Richard Irvine Manning III

Richard Irvine Manning III
92nd Governor of South Carolina
In office
January 19, 1915  January 21, 1919
Lieutenant Andrew Bethea
Preceded by Charles Aurelius Smith
Succeeded by Robert Archer Cooper
President Pro Tempore of the South Carolina Senate
In office
January 10, 1905 January 8, 1907
Governor Duncan Clinch Heyward
Preceded by John Calhoun Sheppard
Succeeded by Coleman Livingston Blease
Member of the South Carolina Senate from Sumter County
In office
January 10, 1899 January 8, 1907
Preceded by Altamount Moses
Succeeded by John Hicklin Clifton, Jr.
Member of the South Carolina House of Representatives from Sumter County
In office
November 22, 1892 January 12, 1897
Personal details
Born Richard Irvine Manning III
(1859-08-15)August 15, 1859
Sumter County, South Carolina
Died September 11, 1931(1931-09-11) (aged 72)
Columbia, South Carolina
Political party Democratic Party
Spouse(s) Lelia Bernard Meredith
Children 8
Parents Richard Irvine Manning II
Alma mater University of Virginia
Profession Banker, politician
Religion Episcopalian

Richard Irvine Manning III (August 15, 1859 – September 11, 1931) was a politician from the U.S. state of South Carolina. He served as a state legislator and as the 92nd Governor of South Carolina.[1]


Richard Irvine Manning III was born in Sumter County, South Carolina on August 15, 1859 to Richard Irvine Manning II. His grandfather, Richard Irvine Manning I, had served as governor of the state from 1824 to 1826.[1]

He attended the University of Virginia from 1877 to 1879.[1]

Manning's political career started during the era of Ben Tillman, and Manning served in the South Carolina House of Representatives from 1892 to 1896 before moving up to the South Carolina Senate from 1898 to 1906. When he was elected to the governorship in 1914, Manning brought many Progressive Era reforms to a state that had spent four years under the demagogic leadership of Coleman Livingston Blease. During his first term in office, South Carolina prohibited alcohol, established the state's first compulsory education law, and raised the minimum age for employment to 14. South Carolinians expressed their approval of these measures by re-electing Manning to a second term in 1916.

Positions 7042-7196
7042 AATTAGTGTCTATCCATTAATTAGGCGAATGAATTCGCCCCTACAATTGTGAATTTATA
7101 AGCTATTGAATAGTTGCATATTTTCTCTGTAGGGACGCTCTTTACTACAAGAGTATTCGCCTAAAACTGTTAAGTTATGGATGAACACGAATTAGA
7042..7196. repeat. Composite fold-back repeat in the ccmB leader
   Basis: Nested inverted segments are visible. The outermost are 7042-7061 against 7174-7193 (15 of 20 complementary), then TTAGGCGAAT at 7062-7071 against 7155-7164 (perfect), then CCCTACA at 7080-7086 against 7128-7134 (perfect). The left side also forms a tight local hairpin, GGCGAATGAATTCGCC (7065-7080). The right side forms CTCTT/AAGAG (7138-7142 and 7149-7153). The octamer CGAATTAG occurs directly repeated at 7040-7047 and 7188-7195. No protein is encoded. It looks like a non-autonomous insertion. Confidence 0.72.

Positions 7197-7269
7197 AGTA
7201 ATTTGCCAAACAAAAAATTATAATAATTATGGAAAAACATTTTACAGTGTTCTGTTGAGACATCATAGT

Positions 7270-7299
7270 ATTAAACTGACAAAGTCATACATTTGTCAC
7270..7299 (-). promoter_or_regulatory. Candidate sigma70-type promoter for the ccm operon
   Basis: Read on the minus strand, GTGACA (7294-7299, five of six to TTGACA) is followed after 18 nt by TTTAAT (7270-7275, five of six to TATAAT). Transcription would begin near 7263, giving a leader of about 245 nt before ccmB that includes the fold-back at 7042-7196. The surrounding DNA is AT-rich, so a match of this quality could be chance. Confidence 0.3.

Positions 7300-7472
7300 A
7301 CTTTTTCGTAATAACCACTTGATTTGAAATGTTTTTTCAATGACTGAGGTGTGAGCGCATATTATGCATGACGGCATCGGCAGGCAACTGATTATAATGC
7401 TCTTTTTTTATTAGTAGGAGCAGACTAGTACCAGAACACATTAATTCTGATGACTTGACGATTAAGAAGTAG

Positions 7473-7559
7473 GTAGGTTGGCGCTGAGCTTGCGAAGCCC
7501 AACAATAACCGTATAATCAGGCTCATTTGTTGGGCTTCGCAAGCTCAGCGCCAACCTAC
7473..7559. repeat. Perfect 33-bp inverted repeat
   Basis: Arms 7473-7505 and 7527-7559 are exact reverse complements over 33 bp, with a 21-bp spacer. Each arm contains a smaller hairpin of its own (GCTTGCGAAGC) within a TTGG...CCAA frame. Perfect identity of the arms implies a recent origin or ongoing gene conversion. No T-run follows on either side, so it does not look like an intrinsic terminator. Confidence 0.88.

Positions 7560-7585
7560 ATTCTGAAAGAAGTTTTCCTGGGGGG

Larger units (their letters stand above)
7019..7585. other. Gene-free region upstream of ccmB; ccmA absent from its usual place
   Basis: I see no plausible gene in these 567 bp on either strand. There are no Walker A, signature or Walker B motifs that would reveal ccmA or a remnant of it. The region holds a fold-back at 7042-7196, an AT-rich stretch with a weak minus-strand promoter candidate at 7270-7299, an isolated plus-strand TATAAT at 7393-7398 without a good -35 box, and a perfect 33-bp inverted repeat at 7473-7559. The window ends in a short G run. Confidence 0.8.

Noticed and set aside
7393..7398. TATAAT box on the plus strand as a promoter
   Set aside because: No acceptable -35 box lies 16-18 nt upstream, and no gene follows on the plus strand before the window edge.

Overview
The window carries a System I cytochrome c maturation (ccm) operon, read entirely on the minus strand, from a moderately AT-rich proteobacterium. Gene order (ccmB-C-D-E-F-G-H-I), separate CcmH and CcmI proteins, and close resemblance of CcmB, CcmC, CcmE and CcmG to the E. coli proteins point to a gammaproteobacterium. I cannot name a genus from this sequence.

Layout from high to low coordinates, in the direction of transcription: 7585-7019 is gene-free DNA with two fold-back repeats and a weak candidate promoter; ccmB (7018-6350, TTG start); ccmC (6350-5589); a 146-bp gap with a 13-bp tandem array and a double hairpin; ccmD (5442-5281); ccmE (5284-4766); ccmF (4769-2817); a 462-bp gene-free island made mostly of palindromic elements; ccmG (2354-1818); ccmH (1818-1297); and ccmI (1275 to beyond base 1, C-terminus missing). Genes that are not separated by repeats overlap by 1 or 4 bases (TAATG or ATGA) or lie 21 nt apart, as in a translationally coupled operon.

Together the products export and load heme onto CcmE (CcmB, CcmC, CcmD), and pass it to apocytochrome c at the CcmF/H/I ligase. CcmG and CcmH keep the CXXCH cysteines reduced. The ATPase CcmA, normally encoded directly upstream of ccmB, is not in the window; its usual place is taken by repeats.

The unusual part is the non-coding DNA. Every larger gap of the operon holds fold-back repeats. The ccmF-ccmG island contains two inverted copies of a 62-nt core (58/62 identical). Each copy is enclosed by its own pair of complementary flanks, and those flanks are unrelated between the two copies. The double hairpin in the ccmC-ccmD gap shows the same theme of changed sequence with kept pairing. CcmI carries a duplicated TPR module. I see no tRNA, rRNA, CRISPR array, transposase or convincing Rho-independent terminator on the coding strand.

He died on September 11, 1931 at his home in Columbia, South Carolina. He had been ill for three months.[1]

He is interred in the churchyard at Trinity Episcopal Church in Columbia, South Carolina.

Further reading

Robert Milton Burts (1974). Richard Irvine Manning and the Progressive Movement in South Carolina. University of South Carolina Press. ISBN 0-87249-292-3


  1. 1 2 3 4 "Richard I. Manning, Ex-Governor, Dead. South Carolina Leader Came of Family Long Prominent in Affairs of the South. Director of New York Life Insurance Company and Other Corporations. Six Sons in War. Born on Southern Plantation. His Business Career Notable". New York Times. September 12, 1931. Retrieved 2015-01-13. Richard Irvine Manning, 72 years old, Governor of South Carolina from 1917 to 1919, died at his home here this afternoon after an illness of more than three months. ...
Political offices
Preceded by
Charles Aurelius Smith
Governor of South Carolina
1915 – 1919
Succeeded by
Robert Archer Cooper

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